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Hoffmann, R. A wiki for the life sciences where authorship matters. Nature Genetics (2008)

Bacterial adaptation to oxidative stress: implications for pathogenesis and interaction with phagocytic cells.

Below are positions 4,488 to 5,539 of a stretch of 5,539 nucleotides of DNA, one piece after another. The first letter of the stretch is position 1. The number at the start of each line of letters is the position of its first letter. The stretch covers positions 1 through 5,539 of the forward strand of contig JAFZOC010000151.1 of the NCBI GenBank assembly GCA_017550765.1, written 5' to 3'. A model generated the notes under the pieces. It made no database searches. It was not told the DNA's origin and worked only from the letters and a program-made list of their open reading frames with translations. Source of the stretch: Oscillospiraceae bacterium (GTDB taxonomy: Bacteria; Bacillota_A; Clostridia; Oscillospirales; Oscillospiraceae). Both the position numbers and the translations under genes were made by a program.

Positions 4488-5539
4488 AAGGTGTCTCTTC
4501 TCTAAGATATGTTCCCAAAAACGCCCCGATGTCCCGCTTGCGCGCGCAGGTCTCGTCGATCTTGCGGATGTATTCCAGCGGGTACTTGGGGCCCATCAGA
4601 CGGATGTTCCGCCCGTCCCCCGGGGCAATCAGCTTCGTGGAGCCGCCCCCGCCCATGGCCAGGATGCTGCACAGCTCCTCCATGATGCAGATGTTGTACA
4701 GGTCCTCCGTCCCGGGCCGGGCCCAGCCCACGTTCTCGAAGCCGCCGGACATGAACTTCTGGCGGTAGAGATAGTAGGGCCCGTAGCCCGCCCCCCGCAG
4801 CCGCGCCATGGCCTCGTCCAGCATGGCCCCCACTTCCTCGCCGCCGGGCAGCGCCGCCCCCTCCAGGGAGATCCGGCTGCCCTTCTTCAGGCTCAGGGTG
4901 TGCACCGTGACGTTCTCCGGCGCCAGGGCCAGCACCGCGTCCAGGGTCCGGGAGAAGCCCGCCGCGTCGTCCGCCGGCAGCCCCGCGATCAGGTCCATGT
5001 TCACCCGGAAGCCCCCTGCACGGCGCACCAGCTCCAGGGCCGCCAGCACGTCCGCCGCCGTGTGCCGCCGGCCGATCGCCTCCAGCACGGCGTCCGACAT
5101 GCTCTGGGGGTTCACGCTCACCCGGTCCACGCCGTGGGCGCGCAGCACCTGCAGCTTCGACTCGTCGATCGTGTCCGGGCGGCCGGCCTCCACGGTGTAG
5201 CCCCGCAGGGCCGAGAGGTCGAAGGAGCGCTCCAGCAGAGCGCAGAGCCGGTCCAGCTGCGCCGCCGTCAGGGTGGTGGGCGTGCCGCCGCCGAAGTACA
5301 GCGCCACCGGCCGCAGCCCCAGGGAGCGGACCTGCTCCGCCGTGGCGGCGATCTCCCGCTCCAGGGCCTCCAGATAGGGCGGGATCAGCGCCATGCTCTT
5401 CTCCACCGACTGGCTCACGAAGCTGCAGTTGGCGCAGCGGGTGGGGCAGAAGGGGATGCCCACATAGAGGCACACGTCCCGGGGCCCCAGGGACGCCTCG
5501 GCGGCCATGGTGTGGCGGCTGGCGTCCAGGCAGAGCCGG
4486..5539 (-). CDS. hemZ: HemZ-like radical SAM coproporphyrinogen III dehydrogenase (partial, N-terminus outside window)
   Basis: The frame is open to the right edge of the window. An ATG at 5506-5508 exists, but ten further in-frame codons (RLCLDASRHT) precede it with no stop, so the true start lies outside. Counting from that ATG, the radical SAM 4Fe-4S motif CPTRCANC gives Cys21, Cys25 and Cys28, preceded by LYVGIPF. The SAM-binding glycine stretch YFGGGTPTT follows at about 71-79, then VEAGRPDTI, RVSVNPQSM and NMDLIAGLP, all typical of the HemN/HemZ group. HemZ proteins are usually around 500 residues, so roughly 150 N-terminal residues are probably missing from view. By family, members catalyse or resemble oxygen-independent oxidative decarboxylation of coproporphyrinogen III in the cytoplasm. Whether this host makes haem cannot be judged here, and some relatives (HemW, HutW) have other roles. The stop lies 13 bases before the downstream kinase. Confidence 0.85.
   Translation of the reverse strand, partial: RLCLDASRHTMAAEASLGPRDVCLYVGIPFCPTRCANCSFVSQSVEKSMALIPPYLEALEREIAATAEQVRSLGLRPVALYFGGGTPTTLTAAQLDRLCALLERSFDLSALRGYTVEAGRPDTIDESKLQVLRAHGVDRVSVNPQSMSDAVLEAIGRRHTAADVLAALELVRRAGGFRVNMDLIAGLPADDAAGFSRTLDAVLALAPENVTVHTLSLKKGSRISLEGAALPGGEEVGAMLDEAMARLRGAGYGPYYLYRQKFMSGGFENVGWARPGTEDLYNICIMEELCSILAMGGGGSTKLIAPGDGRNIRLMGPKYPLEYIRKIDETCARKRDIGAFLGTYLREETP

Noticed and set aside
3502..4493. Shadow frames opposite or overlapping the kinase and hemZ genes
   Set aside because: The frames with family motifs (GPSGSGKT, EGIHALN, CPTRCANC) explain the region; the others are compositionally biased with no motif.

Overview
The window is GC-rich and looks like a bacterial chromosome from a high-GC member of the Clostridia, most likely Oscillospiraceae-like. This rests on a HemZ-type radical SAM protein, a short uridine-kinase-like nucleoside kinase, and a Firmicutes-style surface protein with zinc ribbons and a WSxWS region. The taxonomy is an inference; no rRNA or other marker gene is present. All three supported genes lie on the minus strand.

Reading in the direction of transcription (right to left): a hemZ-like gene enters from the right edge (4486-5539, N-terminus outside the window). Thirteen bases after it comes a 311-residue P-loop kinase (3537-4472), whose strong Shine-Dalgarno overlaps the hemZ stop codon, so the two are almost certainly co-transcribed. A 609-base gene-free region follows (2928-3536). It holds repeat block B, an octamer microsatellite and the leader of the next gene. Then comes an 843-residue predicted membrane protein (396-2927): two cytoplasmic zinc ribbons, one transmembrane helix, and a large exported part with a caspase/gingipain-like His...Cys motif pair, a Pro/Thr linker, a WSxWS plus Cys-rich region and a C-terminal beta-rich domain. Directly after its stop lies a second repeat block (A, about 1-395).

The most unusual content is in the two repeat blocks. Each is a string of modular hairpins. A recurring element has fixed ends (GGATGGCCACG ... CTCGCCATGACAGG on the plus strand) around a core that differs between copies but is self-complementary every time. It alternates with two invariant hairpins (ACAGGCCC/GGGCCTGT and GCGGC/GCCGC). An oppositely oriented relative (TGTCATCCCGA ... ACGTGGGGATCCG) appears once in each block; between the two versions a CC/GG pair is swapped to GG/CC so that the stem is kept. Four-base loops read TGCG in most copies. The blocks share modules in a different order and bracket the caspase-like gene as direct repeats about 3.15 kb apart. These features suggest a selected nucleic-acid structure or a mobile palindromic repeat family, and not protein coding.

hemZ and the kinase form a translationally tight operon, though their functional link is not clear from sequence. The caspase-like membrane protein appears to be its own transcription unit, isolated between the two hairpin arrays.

During phagocytosis, phagocytic cells generate superoxide and other reactive oxygen species, which are involved in antibacterial activity. However, many bacteria possess antioxidant defenses that may explain their survival in inflammatory foci. These defenses include antioxidant enzymes such as superoxide dismutase and catalase, DNA repair systems, scavenging substrates, and competition with phagocytes for molecular oxygen. These defenses are probably coordinated, and different responses occur with different reactive oxygen species. Escherichia coli and Salmonella typhimurium mutants have allowed the demonstration of a variety of critical genes for enzymatic defense and DNA repair, as well as an oxyR regulon system. In more complex systems, the conditions found in inflammatory foci, such as decreasing glucose and the production of lactate, enhance bacterial catalase production and resistance to hydrogen peroxide. Resistance and adaptation to phagocyte-derived oxidant stress are critical aspects of bacterial pathogenesis.[1]


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